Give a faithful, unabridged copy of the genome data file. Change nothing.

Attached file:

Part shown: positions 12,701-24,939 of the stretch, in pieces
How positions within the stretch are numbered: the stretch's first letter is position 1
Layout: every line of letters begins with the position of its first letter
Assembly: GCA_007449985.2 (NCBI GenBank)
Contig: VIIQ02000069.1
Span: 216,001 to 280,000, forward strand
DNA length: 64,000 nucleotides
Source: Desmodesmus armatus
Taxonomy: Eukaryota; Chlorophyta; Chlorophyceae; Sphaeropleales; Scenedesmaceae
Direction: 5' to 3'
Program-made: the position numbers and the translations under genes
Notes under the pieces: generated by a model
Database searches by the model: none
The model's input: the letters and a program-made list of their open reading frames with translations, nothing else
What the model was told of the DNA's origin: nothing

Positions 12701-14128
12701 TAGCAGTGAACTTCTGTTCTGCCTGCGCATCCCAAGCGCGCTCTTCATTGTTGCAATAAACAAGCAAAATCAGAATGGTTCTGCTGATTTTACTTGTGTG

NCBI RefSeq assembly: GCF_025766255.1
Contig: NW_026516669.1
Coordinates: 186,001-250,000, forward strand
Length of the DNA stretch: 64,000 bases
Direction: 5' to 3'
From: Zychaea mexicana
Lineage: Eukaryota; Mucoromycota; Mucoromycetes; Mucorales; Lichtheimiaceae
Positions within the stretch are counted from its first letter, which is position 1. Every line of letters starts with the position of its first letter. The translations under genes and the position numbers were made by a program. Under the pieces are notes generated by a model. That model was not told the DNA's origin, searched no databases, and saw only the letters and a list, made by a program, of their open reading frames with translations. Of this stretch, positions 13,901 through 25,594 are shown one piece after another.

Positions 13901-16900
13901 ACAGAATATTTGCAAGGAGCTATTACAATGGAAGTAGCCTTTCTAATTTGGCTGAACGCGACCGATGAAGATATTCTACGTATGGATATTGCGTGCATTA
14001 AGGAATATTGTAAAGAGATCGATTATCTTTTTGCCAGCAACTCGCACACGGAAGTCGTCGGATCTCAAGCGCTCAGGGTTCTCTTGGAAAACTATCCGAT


Part shown: positions 12,701-24,939 of the stretch, in pieces
How positions within the stretch are numbered: the stretch's first letter is position 1
Layout: every line of letters begins with the position of its first letter
Assembly: GCA_007449985.2 (NCBI GenBank)
Contig: VIIQ02000069.1
Span: 216,001 to 280,000, forward strand
DNA length: 64,000 nucleotides
Source: Desmodesmus armatus
Taxonomy: Eukaryota; Chlorophyta; Chlorophyceae; Sphaeropleales; Scenedesmaceae
Direction: 5' to 3'
Program-made: the position numbers and the translations under genes
Notes under the pieces: generated by a model
Database searches by the model: none
The model's input: the letters and a program-made list of their open reading frames with translations, nothing else
What the model was told of the DNA's origin: nothing

Positions 12701-14128
12701 TAGCAGTGAACTTCTGTTCTGCCTGCGCATCCCAAGCGCGCTCTTCATTGTTGCAATAAACAAGCAAAATCAGAATGGTTCTGCTGATTTTACTTGTGTG

NCBI RefSeq assembly: GCF_025766255.1
Contig: NW_026516669.1
Coordinates: 186,001-250,000, forward strand
Length of the DNA stretch: 64,000 bases
Direction: 5' to 3'
From: Zychaea mexicana
Lineage: Eukaryota; Mucoromycota; Mucoromycetes; Mucorales; Lichtheimiaceae
Positions within the stretch are counted from its first letter, which is position 1. Every line of letters starts with the position of its first letter. The translations under genes and the position numbers were made by a program. Under the pieces are notes generated by a model. That model was not told the DNA's origin, searched no databases, and saw only the letters and a list, made by a program, of their open reading frames with translations. Of this stretch, positions 13,901 through 25,594 are shown one piece after another.

Positions 13901-16900
13901 ACAGAATATTTGCAAGGAGCTATTACAATGGAAGTAGCCTTTCTAATTTGGCTGAACGCGACCGATGAAGATATTCTACGTATGGATATTGCGTGCATTA
14001 AGGAATATTGTAAAGAGATCGATTATCTTTTTGCCAGCAACTCGCACACGGAAGTCGTCGGATCTCAAGCGCTCAGGGTTCTCTTGGAAAACTATCCGAT